Ellen Ratner is the White House correspondent and bureau chief for the Talk Radio News service. She is also Washington bureau chief and political editor for Talkers Magazine. In addition, Ratner is a news analyst at the Fox News Channel.More ↓Less ↑
This is how I woke up on Easter morning, with a statement from U.N.-Arab League envoy Kofi Annan:
I am shocked by recent reports of a surge in violence and atrocities in several towns and villages in Syria, resulting in alarming levels of casualties, refugees and displaced persons, in violation of assurances given to me.
This is a time when we must all urgently work towards a full cessation of hostilities, providing the space for humanitarian access and creating the conditions for a political process to address the legitimate aspirations and concerns of the Syrian people.
As we get closer to the Tuesday 10 April deadline, I remind the Syrian Government of the need for full implementation of its commitments and stress that the present escalation of violence is unacceptable. I once again call upon both the Government and the opposition to cease all forms of violence by 0600 Damascus time Thursday 12 April.
I am in constant contact with the Syrian Government and ask all States with influence on the parties to use it now to ensure an end to the bloodshed and the beginning of dialogue.
Syria, which I visited in 2003, is very tolerant of Christianity. It does not have a “state religion.” In fact, one of the oldest preserved synagogues is in the National Museum of Syria, a reconstruction of a third-century synagogue. I visited it and was amazed they had preserved it. Then I went to the gift shop only to find a few books and pamphlets devoted to the “Zionist” threat. It is not just a hotbed of Hamas; it even celebrates Christmas as a national holiday, unlike most other Arab countries. Syria is a land of tolerance and contradictions, but it is led by a dictator who has violence in his DNA.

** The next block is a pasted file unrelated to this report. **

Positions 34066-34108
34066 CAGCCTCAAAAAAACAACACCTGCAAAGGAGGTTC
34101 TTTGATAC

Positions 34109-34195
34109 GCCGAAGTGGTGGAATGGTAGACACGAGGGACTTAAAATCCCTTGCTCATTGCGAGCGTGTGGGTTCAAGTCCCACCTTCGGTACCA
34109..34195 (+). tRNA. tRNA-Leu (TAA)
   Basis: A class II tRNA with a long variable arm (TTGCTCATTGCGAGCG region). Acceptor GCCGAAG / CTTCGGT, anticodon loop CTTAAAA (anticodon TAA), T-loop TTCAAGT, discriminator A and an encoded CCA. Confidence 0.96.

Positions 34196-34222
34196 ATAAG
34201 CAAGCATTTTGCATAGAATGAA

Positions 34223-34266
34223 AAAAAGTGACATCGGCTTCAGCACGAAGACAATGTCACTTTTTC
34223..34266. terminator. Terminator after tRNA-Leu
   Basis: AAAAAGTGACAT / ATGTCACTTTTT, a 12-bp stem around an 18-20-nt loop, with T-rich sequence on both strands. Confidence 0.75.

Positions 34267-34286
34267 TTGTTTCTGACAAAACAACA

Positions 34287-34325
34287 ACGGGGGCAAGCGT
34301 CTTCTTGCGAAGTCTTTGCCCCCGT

His father is said to have “papered over a town” also known as the “Hamas massacre.” This took place in 1982. Depending on the source, President Assad’s father killed between 10,000 and 40,000 people. The attack was led by Rifaat al-Assad, Hafez al-Assad’s brother and the uncle of current President Assad. It was related to the Syrian Muslim Brotherhood, which wanted a more conservative brand of religion. People were killed as they were sleeping. According to many accounts, children and women were killed along with the men and boys. It ended any objection to the regime.
Trained in Syria and London to become an ophthalmologist, he took an oath to “do no harm.” Many have described him as quiet and studious. However, as we have seen, his DNA has won out. He is as violent and vicious as his father. Fearing Israel and his uncle who wants power (yes, the same man who led the Hama massacre), he has opened the door to Iran. He has also been known to help out the CIA with some renditions and reported torture. He is a man who wants to keep power and will do what it takes. Iran? CIA? He has, as the State Department expression says, “no permanent friends, no permanent enemies, only permanent interests.”
I do not understand why the United Nations and others are very surprised by the actions of Bashar al-Assad. It is who he is, who he grew up knowing and seeing, who his family is, despite his years of being a doctor. It is no different than the famous story of the tortoise and the scorpion. The scorpion needed a ride across the river and asks the tortoise to give him a ride over. The tortoise said he will but only if the scorpion will not sting him. As they are crossing the river, the scorpion breaks his promise and readies his stinger, and the tortoise is surprised by the breaking of the promise. Of course the scorpion is only doing what he is by nature trained to do: being a scorpion.
The United Nations and the world should not be surprised or caught off guard by Bashar al-Assad. He is only doing what is in his nature: being a scorpion.